Derby Fishing Is Serious Business
For the first time in my life, in September 2017 I was unemployed during the Martha’s Vineyard Striped Bass and Bluefish Derby. Unencumbered by a sense of responsibility, I could stand for hours on the Island shore fly fishing for false albacore and bonito.
Bonito and false albacore — bones and albies in derby parlance — feed actively during the day, mostly unseen but for those moments when they periodically break the surface of the water in a splashing commotion of fins, gaping mouths and fleeing baitfish. This touches off a derby Pavlovian response: a rapid-fire frenzy of casting by any fishermen within sight of the piscatorial melee.
The odds of one or two fishermen hooking up to one of these notoriously selective mini-tuna before they disappear from view are slightly less than the odds that one of the participants will hook a fellow fisherman’s line, or a curious tourist (temporary insanity is a reasonable legal defense).
Most often the surface action is short lived. Lacking inspiration, the cast-per-minute count among fishermen drops to a slow pulse. Which provides plenty of time to stand around and chat about fishing theories (the too-much bait or too-little bait conundrum), or food, or anything thank God but Trump — fishermen are more considerate than the kibitzers who sit on the porch of the Chilmark Store, I learned during a recent stop for pizza.
Over the five-week span of the derby the official goal of the more than 3,000 expected registrants is to catch the heaviest striped bass, bluefish, bonito or false albacore from shore or boat. Dreams of derby glory aside, for many of the participants it is enough to catch a few fish and have some fun. For years, I mostly fished at night for bass. Except for the company of my good friend Tom Robinson of Vineyard Haven, my fishing efforts were solitary and secretive.
On a warm end-of-summer day at the Edgartown Lighthouse, I was reacquainted with the camaraderie that is at the heart of a community event I have not missed since 1981 — and the thrill of catching an albie on the fly rod from the shore, something I had not experienced in many years.
Fishermen had lined the beach at sunrise but most had left to go to work, or other fishing locations when I arrived. “How’s it going?” was the general greeting as I walked by the dozen or so fishermen who remained, several of whom I knew. We shared fishing information, and as time flowed by periodically alerted each other when there was a telltale splash of fish, most often hundreds of yards distant, except for the moment when a pod of albies erupted in front of me and I hooked up.
The fish tore off line from my fly reel at an alarming rate as it swam straight across the harbor. My immediate worry was that someone might cast over me, but each fisherman held back, attentive to the direction of my outstretched line. Later, half-jokingly I thanked David Nash of Edgartown for not casting when a pod of fish erupted in front of him as I fought my fish. “I don’t do that,” Dave said calmly.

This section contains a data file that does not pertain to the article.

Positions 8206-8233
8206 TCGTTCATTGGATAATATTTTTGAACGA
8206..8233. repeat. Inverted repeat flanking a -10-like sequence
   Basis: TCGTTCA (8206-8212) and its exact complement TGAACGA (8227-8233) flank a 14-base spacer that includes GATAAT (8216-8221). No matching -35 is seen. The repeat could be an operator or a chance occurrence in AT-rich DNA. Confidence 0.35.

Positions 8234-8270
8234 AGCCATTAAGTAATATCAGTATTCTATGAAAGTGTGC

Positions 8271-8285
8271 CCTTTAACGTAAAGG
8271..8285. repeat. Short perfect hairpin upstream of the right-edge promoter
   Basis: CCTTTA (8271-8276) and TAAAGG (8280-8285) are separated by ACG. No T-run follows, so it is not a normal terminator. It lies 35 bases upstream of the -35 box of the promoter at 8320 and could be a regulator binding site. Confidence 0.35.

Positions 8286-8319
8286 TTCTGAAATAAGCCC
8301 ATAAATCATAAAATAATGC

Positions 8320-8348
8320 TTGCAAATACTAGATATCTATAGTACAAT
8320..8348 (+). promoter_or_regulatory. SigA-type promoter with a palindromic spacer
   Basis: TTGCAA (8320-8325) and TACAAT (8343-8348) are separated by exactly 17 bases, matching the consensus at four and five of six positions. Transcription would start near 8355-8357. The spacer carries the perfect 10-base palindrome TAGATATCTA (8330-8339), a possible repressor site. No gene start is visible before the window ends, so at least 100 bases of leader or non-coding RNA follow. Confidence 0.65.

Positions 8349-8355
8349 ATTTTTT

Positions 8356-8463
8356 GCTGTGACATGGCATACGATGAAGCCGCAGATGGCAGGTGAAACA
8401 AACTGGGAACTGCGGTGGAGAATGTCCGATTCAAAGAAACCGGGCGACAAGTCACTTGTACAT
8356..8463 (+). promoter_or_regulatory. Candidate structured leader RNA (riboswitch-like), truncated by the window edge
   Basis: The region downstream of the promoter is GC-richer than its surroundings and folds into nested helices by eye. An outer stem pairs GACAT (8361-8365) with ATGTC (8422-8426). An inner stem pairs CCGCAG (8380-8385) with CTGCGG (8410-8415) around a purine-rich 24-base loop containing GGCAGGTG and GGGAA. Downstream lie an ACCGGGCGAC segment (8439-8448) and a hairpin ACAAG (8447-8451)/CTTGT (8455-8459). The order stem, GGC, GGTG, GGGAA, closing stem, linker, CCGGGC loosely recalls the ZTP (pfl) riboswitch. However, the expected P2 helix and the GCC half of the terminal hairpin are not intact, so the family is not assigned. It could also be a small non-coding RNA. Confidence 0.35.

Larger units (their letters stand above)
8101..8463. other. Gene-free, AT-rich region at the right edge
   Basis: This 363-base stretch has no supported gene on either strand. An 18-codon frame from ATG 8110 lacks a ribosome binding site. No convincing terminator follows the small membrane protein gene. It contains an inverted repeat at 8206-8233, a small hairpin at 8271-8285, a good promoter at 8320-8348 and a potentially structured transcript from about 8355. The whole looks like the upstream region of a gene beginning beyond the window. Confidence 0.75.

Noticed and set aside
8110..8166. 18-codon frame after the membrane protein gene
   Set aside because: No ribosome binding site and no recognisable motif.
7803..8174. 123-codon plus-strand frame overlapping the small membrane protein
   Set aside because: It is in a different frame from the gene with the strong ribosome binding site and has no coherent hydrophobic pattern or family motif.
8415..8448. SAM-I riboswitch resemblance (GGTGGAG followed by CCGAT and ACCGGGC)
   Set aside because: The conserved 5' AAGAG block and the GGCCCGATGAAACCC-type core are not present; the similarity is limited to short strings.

Unfortunately, others do. Once the albie had expended itself, I was able to retrieve line until I felt resistance. The fish was around a mooring, one of the many harbor obstacles that make landing a fish capable of tearing off 300 yards of line so challenging. I was stymied.
Malcolm Gilbert, a visitor from England, had watched the whole battle and by way of encouragement, I suppose, asked me: “How strong is your leader?” Malcolm was doing his best to balance sightseeing with his wife and his passion for fishing, and this sightseeing excursion was an opportunity for vicarious fishing action. I murmured some answer because at that point I knew it really didn’t matter. That fish was not coming off that mooring and I would be lucky to get my fly line back.
Later, Malcolm would share an account of the Vineyard leg of his trip and our encounter in an email to friends, of which I am now one [See the interesting email account of his trip below].
Dr. Richard (Doc) Weiss and his wife Maggie, seasonal residents of Oak Bluffs, were fishing from their Boston Whaler in the harbor. They headed to the shore. “Hop in Nelson,” Doc said cheerily. We slowly motored out to the mooring where I was able to reel in my fly line and, to my surprise, the albie, which I released. Doc and Maggie were as pleased as if they had caught the fish.
I decided it was time to leave. On my return walk, I encountered several Chinese tourists taking photos of one another posing singly against the lighthouse backdrop. Still energized by my battle with the albie, I impulsively walked up to a middle-aged gentleman who was taking his turn to pose, smiled broadly and put my arm around him, much to the delight of his companions, who vigorously snapped more photos. An older man in the group walked over. Fingering my frayed khaki shirt as he surveyed my well-worn Cabela’s waders he smiled and said in halting English, “Oh, nice uniform.” “I suppose so,” I said with a chuckle and continued up the path. I had parked in front of the busy Harbor View Hotel. A young couple walking along North Water street in the aura of a romantic getaway took one look at me in my waders, flyrod, stripping basket and derby hat and asked what was going on.
“Do you know about the derby?” I asked. They were blissfully unaware. I launched into my well-practiced description … nothing short of a power outage on the Vineyard affects more people … blah, blah, blah. “That explains all the people running around with fishing rods,” the young man said. “You look serious.”
“I suppose so,” I said.
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